I admit to my age...I’m 63. That means a lot of things (for another blog piece, at another time). But among those things is the fact that I have seen a lot of changes during my years. I hope I will have the opportunity to see a lot more things change. I try to keep up, I really do. For the most part, I think I do well in that department. I was one of the first in our small town to get a personal computer, to get email, to get a laptop, and so on. I have a digital camera, a DVR and an iPhone. I have a blog, for goodness sake. I have embraced the trend to communicate more electronically and less with pen and paper. But, recently I have been thinking about things that have changed that are NOT for the better. And that leads me to believe, in those cases, that some things should not be allowed to become “of the past.” I want to give thought to that—because I want to be part of teaching my grandchildren the value of some things that have had a tendency to become NOT valued…things that should STILL be considered common courtesy. I think most would agree, if time is taken to give consideration to these thoughts.
Take “manners,” for example. What is considered “good manners” has changed, and some of the change is simply the passing of time, and the fact that some of the “old” actions considered to be “bad manners” were just silly. In my grandfather’s house, we were not allowed to sing at the table, or to laugh at the table. It was like the quickest way to get in big trouble (always a challenge for my sister and me, for whom almost anything could trigger fits of giggles). He required that orange juice be finished before eating breakfast. Those were silly requirements that never did make sense. Things that he considered “common courtesy” didn’t stand the test of time.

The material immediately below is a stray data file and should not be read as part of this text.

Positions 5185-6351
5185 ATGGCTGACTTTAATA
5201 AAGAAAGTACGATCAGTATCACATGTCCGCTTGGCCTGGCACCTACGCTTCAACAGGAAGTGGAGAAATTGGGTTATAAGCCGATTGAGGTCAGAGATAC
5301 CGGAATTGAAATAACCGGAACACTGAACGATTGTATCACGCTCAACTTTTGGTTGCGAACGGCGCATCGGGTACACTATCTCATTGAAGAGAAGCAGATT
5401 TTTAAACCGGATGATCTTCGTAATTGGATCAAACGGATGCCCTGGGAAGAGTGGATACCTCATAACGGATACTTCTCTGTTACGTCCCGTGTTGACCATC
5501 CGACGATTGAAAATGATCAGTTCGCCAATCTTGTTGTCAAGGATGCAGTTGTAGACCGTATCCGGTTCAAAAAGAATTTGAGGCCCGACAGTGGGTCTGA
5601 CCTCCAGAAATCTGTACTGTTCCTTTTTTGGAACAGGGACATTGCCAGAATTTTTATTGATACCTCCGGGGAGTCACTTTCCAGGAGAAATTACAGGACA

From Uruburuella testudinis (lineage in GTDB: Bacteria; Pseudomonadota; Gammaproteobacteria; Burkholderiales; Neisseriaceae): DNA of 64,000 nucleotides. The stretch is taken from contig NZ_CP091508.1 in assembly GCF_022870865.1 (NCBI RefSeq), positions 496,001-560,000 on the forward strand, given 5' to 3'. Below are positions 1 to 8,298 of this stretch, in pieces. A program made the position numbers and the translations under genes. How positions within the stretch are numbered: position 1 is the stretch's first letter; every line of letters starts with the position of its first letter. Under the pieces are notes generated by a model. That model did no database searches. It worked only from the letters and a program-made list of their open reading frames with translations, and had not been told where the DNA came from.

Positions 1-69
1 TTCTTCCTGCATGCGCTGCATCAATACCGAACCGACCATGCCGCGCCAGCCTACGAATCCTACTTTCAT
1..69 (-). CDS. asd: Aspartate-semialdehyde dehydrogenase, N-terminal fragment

Not that long ago, it was considered “poor manners” for a guy to wear a cap indoors. Some of the “older” folks might still have a problem with that. But, when you come down to it, what was the reason for that “rule of etiquette”? Again, it really didn’t stand the test of time, and today, very few people would have a problem with it.
I could go on with a list of things that were considered rude or discourteous a long time ago but are no longer viewed in that light. I could also generate a list of “today’s” no-no’s that we could predict might not stand the test of time.
But, my soapbox today is about something that should never become a thing of the past, and that is taking the time to respond with appreciation when something personal and special is done for you. Here’s my case in point, during this Christmas season: When someone gives you a gift, whether it’s tiny or huge, an acknowledgement (and frankly, a thank-you) is warranted. When someone sends you (especially through old-fashioned snail mail) a personal invitation to an event, a response is required (and frankly, deserved)—whether or not “RSVP” is written on the invitation.
The irony in all this to me is that MORE seems to be LESS when in comes to communication. Most of us use multiple modalities these days (facebook, email, texting, cell phones). With these MORE ways to communicate seems to have come LESS meaningful communication in many ways (another thought for a later blog piece). But, it is sad to me that people have all those ways to communicate, and they can’t even use one of those ways to thank their grandmother for a Christmas gift (most grandmothers do have those ways of receiving communication, you know—and if they don’t, there is still such a thing as writing a note, addressing it, stamping and mailing it—probably the method she used to send you that check!). Just use one of those modalities that you already use, and send a quick thanks, for goodness sake.
The same is true for personal invitations. If someone takes the time to personally invite you to an event, it is extremely rude and disrespectful not to even acknowledge receiving the invitation. We facebook and text constantly, mostly about meaningless things (I include myself in this). Common courtesy, when it comes to showing appreciation and being respectful, should not be overlooked. I cannot even think of a good excuse. You can respond these days without even needing to buy a stamp. C’mon.
I see this sad trend happening in the generation of my children. I’m sad to think that the children of that generation may never even realize the value of showing appreciation. And, if the trend continues, that also means they will never experience the joy of being on the receiving end of expressions of appreciation. And, that’s a blessed place to be. So, I’ll stay on my soapbox and pray that this kind of common courtesy does not become a thing of the past.